When a woman begins to enter menopause, her menstrual cycle is greatly altered due to the sudden and constant hormonal changes that occur at this stage of a woman's life.
This transition, which takes place between the reproductive phase and menopause, is known as climacteric and is characterized by several changes in bleeding from menstruation, which tends to become less irregular. For this reason, it is common for menstruation to fail for a few months, and it is common in cases where it takes more than 60 days to return.
Usually the woman only enters menopause when she completes 12 consecutive months without menstruation, but until that happens, it is important that she is followed by a gynecologist, who can indicate what to do to combat other common symptoms of climacteric, such as hot flashes, insomnia or irritability.
Main changes in menstruation in the climacteric (peri-menopause, menopause, and post-menopause)
Some common changes in the menstrual cycle during climacteric are:
1. Menstruation in small quantities
As menopause approaches, menstruation can come for more days, but with less bleeding, or for longer and with very heavy bleeding. Some women may also have short menstrual cycles, with a lot or little bleeding.
These changes occur due to the low production of estrogen and progesterone, as well as the lack of ovulation in women, being natural and expected to happen around 50 years of age.
2. Menstruation with clots
During climacteric, the appearance of small blood clots during menstruation is normal, however, if there are many blood clots during menstruation, you should go to the gynecologist, as this may be a sign of uterine polyps or even cancer. Vaginal discharge accompanied by small traces of blood can also occur between 2 menstrual periods, but it also requires medical consultation.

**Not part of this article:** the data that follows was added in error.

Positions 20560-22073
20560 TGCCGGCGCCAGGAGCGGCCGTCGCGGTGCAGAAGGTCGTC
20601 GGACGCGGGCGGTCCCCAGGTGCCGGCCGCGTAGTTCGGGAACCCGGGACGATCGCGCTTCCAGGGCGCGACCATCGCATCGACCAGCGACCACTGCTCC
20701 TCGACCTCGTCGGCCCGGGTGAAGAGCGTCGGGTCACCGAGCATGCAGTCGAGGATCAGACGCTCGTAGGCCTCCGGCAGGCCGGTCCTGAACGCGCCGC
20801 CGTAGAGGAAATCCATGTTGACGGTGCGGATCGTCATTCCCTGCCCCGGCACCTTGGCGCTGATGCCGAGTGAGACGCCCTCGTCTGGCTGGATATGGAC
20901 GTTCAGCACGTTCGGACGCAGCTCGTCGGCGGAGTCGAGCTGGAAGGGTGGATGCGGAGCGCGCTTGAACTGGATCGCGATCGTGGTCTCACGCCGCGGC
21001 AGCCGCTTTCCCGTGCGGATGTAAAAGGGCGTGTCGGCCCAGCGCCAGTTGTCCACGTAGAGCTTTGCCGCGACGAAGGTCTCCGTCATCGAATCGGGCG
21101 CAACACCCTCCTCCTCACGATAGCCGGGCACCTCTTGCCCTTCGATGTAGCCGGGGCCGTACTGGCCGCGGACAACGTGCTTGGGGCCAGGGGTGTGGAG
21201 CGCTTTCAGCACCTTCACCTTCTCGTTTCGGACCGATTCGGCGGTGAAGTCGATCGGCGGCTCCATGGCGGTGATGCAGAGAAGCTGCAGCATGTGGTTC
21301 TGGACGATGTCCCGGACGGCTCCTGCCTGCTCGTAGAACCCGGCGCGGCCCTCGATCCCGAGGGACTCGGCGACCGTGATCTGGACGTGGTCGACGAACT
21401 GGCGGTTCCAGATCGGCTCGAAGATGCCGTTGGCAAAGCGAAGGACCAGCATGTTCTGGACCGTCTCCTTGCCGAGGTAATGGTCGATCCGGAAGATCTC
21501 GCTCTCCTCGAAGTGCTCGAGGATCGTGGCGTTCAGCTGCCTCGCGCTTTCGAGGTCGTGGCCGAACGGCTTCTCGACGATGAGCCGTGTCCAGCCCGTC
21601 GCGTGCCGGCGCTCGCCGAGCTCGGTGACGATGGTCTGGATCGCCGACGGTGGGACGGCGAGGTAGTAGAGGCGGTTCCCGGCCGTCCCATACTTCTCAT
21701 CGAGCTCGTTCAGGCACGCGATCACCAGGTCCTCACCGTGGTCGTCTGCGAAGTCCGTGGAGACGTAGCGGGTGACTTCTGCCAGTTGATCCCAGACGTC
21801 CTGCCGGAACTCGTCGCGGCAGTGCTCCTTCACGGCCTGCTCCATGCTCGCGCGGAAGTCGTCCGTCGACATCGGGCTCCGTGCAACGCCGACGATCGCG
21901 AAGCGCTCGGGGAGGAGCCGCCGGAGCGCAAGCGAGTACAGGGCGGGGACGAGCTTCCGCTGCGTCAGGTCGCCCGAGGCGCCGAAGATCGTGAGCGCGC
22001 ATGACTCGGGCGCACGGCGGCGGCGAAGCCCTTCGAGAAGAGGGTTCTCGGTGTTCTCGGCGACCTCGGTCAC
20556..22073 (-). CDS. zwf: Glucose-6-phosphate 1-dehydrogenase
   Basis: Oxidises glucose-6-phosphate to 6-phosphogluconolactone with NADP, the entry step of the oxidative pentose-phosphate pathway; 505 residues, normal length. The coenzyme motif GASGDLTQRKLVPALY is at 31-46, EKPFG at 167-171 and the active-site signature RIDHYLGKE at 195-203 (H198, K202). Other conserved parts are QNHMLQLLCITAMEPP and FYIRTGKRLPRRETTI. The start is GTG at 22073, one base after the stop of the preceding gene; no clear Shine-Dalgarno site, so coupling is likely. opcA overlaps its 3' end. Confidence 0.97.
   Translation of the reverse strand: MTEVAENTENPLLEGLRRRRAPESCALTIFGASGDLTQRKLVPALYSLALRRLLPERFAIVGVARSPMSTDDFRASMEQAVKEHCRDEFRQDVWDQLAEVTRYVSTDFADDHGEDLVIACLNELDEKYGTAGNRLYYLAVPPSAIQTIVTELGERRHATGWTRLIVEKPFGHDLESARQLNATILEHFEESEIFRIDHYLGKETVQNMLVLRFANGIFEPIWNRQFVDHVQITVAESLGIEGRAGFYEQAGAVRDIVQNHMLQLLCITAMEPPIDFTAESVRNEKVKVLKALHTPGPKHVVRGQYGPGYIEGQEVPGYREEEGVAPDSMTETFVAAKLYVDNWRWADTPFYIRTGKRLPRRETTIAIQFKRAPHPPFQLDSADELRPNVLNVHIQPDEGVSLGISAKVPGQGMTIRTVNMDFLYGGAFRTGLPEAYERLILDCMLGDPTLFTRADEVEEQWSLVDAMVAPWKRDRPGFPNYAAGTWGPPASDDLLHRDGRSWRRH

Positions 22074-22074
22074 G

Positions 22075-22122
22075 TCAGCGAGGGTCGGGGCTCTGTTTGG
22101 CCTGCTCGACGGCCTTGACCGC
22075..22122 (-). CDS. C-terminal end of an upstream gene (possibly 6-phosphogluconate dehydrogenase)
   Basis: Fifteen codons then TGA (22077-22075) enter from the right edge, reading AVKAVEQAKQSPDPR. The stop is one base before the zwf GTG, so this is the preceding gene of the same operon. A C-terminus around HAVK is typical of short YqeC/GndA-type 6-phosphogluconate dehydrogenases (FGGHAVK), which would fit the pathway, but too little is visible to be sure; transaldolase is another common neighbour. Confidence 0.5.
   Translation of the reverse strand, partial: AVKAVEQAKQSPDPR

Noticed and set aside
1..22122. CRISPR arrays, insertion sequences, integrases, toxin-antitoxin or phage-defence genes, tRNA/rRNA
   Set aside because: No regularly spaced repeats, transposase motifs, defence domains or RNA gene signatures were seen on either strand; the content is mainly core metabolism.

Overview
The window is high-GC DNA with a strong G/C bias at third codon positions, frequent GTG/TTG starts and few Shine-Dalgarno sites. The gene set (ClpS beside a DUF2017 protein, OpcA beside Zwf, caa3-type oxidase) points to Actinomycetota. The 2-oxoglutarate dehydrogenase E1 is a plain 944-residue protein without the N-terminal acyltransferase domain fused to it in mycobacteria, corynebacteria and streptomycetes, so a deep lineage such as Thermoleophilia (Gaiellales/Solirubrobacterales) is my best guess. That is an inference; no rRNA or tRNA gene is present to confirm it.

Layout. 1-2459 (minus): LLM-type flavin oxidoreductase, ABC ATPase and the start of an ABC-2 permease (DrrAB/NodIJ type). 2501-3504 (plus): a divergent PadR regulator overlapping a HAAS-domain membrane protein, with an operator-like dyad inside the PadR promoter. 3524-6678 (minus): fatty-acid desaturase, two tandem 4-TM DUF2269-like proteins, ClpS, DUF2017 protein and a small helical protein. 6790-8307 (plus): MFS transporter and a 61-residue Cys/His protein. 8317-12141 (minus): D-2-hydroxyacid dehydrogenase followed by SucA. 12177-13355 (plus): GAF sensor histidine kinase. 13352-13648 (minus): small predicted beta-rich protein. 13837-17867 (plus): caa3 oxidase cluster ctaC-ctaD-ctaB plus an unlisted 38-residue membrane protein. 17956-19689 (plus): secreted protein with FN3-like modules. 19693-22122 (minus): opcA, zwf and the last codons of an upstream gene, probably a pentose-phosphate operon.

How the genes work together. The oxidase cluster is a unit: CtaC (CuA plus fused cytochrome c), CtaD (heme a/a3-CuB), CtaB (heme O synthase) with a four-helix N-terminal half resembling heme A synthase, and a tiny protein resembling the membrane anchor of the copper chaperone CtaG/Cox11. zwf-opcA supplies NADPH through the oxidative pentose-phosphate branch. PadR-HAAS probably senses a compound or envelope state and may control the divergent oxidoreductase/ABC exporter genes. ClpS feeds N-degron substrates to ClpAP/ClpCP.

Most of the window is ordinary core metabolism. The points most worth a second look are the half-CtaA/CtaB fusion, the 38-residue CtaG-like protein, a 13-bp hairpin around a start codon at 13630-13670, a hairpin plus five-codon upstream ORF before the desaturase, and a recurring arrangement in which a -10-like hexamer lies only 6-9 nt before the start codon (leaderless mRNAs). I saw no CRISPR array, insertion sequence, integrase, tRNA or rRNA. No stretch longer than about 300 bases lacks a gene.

3. Late Menstruation
Late menstruation is a common event in menopause, but it can also happen if the woman becomes pregnant at this stage. Therefore, it is best to perform a pregnancy test, if you have not had a tubal ligation and you can still get pregnant.
Many women become pregnant during the climacteric because they think their body is not able to turn yellow eggs and so they stop using contraceptive methods and the pregnancy ends up happening. Although late pregnancy is more risky, most of the time it has no complications.
To make sure you are entering menopause, the woman can go to the gynecologist and perform tests that can assess hormonal variations and how her uterus and endometrium are doing, making sure that there is no health problem leading to the appearance of symptoms such as prolonged menstruation or menstrual absence.
- Other changes may include; Night Sweets, Mood change, Sleep Problems, Weight gain, Slow metabolism, less interest in sex, etc...
(Reference - https://www.webmd.com/menopause/guide/menopause-hot-flashes)
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